In our previous research about the near-eye display using PBPE, the resolution of the image was lower at the outermost part than the central part [15]. This monochromatic aberration results from the non-ideal imaging of PBPE. Here, the monochromatic aberration is corrected with the CGH calculation method incorporating the phase profile of PBPE. A straightforward method is to propagate the target virtual image backward to SLM while considering the effect of the optical system. The complex amplitude is calculated by repeating the free-space propagation and multiplying the phase of the optical components. However, it is hard to apply the wave optics in the near-eye display due to an aliasing issue resulting from high NA of the eyepiece. To express the phase profile of the lens in the wave optics simulation, the sampling condition to avoid aliasing should be satisfied. The sampling condition for the lens is expressed as $\Delta x \le \frac {\lambda }{2\textrm{NA}}$, where $\Delta x$ is the sampling distance, and NA is the numerical aperture of the lens [27]. Therefore, the short sampling distance due to high NA of the eyepiece makes the memory size exceed the computation limit during the propagation.

In order to avoid the aliasing issue, we propose a PSF-based aberration correction method. In this method, a point from the virtual image plane is backpropagated to obtain an analytical expression of PSF at the input image plane. The superposition of PSFs generates the aberration-corrected holographic image. In the single-lens imaging system, PSF is expressed as a Fourier transform of the pupil function with paraxial approximation [28]. While calculating PSF, the lens phase is not explicitly expressed, and only the phase term that induces aberration appears in the pupil function. Based on this idea, we rewrite the phase profile of the eyepiece $\phi _{\textrm {PBPE}}$ as $W_{\textrm {lens}}+W_{\textrm {aberr}}$, where $W_{\textrm {lens}}$ is the ideal single-lens imaging term, and $W_{\textrm {aberr}}$ is the aberration term. In the analytical expression of PSF, high NA phase term $W_{\textrm {lens}}$ vanishes, and only slowly-varying phase term $W_{\textrm {aberr}}$ remains in the efficient pupil function of PBPE. Therefore, it is possible to avoid the aliasing issue by finding the efficient pupil function of the holographic near-eye display system.

Figure 3 shows the schematic diagram of the single-lens imaging system in the holographic near-eye display. For convenience of explanation, the plane where the input image exists is expressed as the object plane, and the figure is depicted for the case where the imaging system forms a real image. SLM generates the holographic image at the object plane, and the virtual image is floated at the image plane by the eyepiece located at the lens plane. $\left ( {{x_o},{y_o}} \right )$, $\left ( {{x_l},{y_l}} \right )$, and $\left ( {{x_i},{y_i}} \right )$ are the coordinates of the ray at the object, lens, and image plane obtained from the ray tracing method, which will be discussed in the section 3.2. With paraxial approximation, the horizontal and vertical diffraction angle of SLM is limited to ${\theta _x} = \frac {\lambda }{{{p_x}}}, {\theta _y} = \frac {\lambda }{{{p_y}}}$, respectively, where ${p_x},{p_y}$ are the pixel pitches along $x$ and $y$ directions, respectively. Accordingly, the efficient pupil function is limited to the region inside a rectangular area having a width of ${l_x} = {z_o}{\theta _x}$ and a height of ${l_y} = {z_o}{\theta _y}$ centered around $\left ( {{x_l},{y_l}} \right )$, generating different PSFs depending on the lateral location of the object point. Therefore, the aberration-corrected image is obtained with point-by-point superposition of the spatially-varying PSFs.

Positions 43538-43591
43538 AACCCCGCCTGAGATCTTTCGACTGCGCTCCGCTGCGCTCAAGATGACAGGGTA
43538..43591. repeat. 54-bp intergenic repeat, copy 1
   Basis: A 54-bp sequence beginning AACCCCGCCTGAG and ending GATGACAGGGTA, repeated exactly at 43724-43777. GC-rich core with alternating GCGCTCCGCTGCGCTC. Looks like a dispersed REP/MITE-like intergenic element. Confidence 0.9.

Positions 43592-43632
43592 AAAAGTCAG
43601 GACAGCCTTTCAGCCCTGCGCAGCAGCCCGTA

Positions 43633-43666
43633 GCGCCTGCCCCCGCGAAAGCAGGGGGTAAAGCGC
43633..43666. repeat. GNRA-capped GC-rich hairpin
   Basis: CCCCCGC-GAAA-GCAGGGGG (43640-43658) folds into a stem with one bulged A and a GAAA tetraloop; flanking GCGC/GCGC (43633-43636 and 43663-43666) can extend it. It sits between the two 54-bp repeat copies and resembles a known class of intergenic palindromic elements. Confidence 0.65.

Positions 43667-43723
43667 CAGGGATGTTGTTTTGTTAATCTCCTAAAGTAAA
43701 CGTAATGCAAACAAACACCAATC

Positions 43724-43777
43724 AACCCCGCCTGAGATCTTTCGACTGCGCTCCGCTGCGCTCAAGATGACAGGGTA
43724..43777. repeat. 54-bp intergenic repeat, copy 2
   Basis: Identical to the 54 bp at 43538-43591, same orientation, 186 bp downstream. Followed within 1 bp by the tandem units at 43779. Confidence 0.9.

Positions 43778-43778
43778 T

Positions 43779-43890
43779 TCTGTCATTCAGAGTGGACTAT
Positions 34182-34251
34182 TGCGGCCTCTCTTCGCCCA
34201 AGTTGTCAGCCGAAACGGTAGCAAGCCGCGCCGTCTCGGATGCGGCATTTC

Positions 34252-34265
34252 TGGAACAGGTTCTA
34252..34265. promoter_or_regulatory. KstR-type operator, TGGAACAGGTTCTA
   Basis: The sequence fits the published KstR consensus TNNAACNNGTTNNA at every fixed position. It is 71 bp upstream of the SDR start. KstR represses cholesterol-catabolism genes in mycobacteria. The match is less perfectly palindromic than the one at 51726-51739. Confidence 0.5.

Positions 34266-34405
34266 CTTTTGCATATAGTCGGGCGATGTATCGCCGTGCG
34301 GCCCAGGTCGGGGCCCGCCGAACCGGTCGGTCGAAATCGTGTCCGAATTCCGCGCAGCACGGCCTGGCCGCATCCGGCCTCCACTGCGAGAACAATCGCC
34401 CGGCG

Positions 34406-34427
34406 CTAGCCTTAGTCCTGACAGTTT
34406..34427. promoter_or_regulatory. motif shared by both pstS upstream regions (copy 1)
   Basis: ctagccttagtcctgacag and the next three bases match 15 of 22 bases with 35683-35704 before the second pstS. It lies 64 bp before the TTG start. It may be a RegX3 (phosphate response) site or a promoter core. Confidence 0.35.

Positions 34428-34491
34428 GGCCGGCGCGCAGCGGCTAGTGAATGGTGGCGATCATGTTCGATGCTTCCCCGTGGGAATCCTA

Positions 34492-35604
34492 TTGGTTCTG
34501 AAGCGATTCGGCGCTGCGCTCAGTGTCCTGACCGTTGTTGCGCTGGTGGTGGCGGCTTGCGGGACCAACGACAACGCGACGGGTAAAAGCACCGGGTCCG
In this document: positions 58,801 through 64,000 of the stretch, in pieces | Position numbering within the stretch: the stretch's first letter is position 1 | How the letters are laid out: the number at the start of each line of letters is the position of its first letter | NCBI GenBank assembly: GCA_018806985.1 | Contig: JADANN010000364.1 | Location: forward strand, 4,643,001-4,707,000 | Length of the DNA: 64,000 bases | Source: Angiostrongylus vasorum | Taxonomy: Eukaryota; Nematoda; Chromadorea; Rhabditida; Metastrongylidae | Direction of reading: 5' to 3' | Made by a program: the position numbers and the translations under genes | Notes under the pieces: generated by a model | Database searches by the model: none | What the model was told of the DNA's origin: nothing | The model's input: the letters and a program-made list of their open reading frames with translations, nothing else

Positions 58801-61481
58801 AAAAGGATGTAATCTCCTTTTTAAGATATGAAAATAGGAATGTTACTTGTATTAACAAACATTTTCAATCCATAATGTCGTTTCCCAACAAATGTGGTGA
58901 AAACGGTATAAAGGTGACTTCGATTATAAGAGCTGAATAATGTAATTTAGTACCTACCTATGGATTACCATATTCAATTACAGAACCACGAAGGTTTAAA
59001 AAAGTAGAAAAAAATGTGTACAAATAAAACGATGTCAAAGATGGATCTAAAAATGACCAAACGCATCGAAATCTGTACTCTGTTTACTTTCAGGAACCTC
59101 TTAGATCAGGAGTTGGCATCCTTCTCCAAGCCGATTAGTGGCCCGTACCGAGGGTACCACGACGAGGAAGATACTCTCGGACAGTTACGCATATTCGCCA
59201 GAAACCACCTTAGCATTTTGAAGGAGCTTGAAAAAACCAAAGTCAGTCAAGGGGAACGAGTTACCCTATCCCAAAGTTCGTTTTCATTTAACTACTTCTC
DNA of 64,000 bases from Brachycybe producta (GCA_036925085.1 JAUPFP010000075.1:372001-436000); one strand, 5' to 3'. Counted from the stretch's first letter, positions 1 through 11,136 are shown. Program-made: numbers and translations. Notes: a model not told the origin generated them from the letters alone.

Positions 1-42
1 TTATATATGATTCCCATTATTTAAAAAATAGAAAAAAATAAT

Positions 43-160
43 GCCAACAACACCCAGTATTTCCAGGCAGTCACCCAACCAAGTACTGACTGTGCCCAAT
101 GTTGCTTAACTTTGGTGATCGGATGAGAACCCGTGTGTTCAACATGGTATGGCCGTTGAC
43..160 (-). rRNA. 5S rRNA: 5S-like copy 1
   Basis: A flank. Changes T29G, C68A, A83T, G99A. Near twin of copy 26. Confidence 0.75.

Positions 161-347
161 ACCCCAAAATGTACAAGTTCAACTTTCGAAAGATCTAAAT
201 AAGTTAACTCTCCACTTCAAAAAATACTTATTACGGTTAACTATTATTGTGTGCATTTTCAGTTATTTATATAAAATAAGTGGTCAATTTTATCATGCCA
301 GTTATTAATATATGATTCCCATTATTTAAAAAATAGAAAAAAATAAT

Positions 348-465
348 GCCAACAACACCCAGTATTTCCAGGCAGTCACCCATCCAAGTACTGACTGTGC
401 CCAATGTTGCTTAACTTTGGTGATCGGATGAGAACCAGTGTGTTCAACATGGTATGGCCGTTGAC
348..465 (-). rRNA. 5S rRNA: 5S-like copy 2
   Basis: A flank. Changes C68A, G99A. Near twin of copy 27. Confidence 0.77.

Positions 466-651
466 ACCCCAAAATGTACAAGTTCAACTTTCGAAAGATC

figure: Fig. 3.

Fig. 3. Schematic diagram of the backpropagation process of the lens imaging system

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In order to obtain PSF at $\left ( {{x_o},{y_o}} \right )$, a spherical wave originating from $\left ( {{x_i},{y_i}} \right )$ is backpropagated to the object plane via $\left ( {{x_l},{y_l}} \right )$. Complex amplitude at the lens plane ${U_l}\left ( {x,y} \right )$ becomes multiplication of the backpropagated spherical wave ${\hat {U}_l}\left ( {x,y} \right )$ and the conjugation of PBPE, which is expressed as

$${\hat{U}_l}\left( {x,y} \right) = \frac{1}{{{r_i}\left( {x,y} \right)}}\exp \left( { - \frac{{{z_i}}}{{\left| {{z_i}} \right|}}jk{r_i}\left( {x,y} \right)} \right),$$
$${U_l}\left( {x,y} \right) = \exp \left( { - j{\phi _{{\textrm{PBPE}}}}\left( {x,y} \right)} \right)\operatorname{rect} \left( {\frac{{x - {x_l}}}{{{l_x}}},\frac{{y - {y_l}}}{{{l_y}}}} \right){\hat{U}_l}\left( {x,y} \right),$$
where ${r_i}\left ( {x,y} \right ) = \sqrt {z_i^2 + {{\left ( {x - {x_i}} \right )}^2} + {{\left ( {y - {y_i}} \right )}^2}}$ is the distance between an arbitrary point $\left (x,y\right )$ at the lens plane and $\left ( {{x_i},{y_i}} \right )$.

The complex amplitude at the object plane ${U_o}\left ( {x,y} \right )$ is obtained with the convolution of ${U_l}\left ( {x,y} \right )$ and the conjugation of the free-space propagation impulse response $h\left ( {x,y,z} \right )$. From the Rayleigh-Sommerfeld solution, the impulse response of the free-space propagation and ${U_o}\left ( {x,y} \right )$ becomes

$$h\left( {x,y,z} \right) = \frac{1}{{j\lambda }}\frac{{\exp \left( {jkr} \right)}}{r}\frac{z}{r},$$